08/26/1998 16:19:28 FOCUS-Yeltsin stays away from Kremlin in crisis
(Adds new Gromov quote, para 18)
By Adam Tanner
MOSCOW, Aug 26 (Reuters) - Russian President Boris Yeltsin
stayed away from the Kremlin on Wednesday as the rouble and
financial markets suffered sharp falls, and instead stayed at
his suburban dacha home, the Kremlin said.
"The president worked today in his suburban residence," said
Kremlin spokesman Alexei Gromov. "He sometimes works in the
Kremlin, he sometimes works at the suburban residence."
"It's far from every day that he comes to the Kremlin," he
Yeltsin, who holds the overwhelming balance of power under
the Russian constitution as well as the button to the country's
vast nuclear arsenal, returned to the Kremlin on Monday.
He came back from a five-week holiday amid a severe economic
crisis that led to a devaluation of the rouble and default on
some foreign debt.
Hours before coming back to the Kremlin he dismissed the
government of Prime Minister Sergei Kiriyenko and brought back
Viktor Chernomyrdin, whom he had fired in March.
The actions provoked a wave of new criticism of the erratic
Yeltsin, who has a history of heart problems and admitted in his
memoirs that he occasionally suffers from depression.
"The president is in full, constant contact with
Chernomyrdin and the leadership of his administration and he
receives all his information in a timely fashion," Gromov said.
"He is up to date on all events.
The Kremlin said Yeltsin spoke with Chernomyrdin on
Wednesday afternoon after the rouble had fallen by 41 percent
against the German mark. It said Yeltsin approved the acting
prime minister's efforts to form a new government.
Kremlin officials said Yeltsin's health -- a cause of
concern since he underwent heart surgery and then caught
pneumonia in the autumn and winter of 1996-97 -- was fine.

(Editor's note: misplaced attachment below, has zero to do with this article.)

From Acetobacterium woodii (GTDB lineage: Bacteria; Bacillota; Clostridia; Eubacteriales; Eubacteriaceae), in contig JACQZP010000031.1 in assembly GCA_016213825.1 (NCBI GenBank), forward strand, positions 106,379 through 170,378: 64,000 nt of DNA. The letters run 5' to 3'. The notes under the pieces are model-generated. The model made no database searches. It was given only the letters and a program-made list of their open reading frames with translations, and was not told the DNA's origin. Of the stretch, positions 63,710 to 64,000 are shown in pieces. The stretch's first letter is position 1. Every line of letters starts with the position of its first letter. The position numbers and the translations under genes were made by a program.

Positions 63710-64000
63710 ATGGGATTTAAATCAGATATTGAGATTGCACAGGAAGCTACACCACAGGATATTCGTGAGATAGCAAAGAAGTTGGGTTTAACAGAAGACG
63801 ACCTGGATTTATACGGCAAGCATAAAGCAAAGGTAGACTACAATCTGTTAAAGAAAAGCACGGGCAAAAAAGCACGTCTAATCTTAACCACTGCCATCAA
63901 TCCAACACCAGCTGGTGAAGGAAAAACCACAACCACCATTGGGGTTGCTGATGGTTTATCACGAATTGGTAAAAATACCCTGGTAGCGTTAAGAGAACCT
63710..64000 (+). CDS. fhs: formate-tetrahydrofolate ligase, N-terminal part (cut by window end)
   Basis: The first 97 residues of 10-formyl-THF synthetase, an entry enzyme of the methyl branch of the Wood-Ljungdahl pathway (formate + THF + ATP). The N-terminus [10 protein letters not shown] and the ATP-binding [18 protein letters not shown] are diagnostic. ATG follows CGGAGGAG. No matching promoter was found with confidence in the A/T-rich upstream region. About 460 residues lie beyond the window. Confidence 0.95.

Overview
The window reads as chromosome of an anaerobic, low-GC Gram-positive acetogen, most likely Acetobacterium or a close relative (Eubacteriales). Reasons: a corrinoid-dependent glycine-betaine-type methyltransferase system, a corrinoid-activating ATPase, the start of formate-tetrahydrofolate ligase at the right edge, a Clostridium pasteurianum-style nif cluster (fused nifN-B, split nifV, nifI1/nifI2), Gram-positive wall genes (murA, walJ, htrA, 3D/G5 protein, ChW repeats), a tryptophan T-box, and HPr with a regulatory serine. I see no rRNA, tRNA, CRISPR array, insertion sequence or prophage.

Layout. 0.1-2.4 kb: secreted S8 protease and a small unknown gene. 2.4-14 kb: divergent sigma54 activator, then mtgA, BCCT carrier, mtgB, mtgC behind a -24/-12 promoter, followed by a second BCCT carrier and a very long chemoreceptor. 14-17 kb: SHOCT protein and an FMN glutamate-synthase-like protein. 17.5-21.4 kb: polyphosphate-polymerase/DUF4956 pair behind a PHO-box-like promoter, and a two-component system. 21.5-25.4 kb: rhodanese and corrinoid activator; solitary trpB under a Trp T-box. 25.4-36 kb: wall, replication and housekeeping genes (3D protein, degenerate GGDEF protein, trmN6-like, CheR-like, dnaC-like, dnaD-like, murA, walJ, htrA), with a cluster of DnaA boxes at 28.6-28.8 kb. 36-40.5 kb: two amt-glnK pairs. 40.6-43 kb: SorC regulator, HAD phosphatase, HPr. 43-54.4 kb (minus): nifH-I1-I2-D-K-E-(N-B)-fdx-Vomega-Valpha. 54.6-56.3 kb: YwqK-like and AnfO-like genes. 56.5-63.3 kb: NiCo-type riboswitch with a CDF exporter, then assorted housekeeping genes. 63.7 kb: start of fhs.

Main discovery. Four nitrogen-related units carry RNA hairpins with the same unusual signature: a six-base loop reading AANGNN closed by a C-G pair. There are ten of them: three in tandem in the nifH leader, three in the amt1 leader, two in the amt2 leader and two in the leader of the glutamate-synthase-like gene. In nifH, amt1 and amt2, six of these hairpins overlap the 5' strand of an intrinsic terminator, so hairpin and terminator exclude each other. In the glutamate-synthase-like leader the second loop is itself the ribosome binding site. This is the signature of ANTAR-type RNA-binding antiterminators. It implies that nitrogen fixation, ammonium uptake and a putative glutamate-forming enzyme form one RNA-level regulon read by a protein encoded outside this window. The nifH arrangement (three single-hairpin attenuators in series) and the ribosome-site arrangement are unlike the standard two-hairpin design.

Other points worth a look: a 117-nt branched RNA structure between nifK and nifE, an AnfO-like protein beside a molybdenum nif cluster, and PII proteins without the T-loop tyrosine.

"He had meetings all of yesterday, meeting with ambassadors,
with the Vietnamese premier," said Viktor Vershin, deputy to
Yeltsin's chief of staff. "I think all is normal. There is no
cause for concern."
Yeltsin has periodically disappeared from public view for
weeks at a time during his presidency which began in 1991. But
his erratic behaviour and lapses of concentration have sparked
growing criticism during the current crisis.
Asked whether Yeltsin understood the current crisis, former
Deputy Prime Minister Boris Nemtsov, who has enjoyed a close
mentoring relationship with Yeltsin, said: "In general he
understands what is happening. But in details? I am not sure."
During his meeting with Vietnamese President Tran Duc Luong
on Tuesday Yeltsin dismissed fears about his health.
"Now everything is fine," he said.
The Vietnamese leader said Yeltsin looked "younger than in
photographs," to which a smiling Yeltsin replied that the fault
lay with the photographers, not his health.
Economic turmoil continued on Wednesday as the central bank
suspended morning trade in the rouble to bar further plunges in
the currency after a 10 percent loss on Tuesday.
Yeltsin's low profile unsettled some foreign markets and
fueled rumours that President Boris Yeltsin would be forced to
step down. "The press service categorically denies this and
declares that it is stupid," Gromov said.
He added Yeltsin's next scheduled meeting would be with
Bulgarian President Petar Stoyanov on Friday and that no
meetings had been scheduled for Thursday.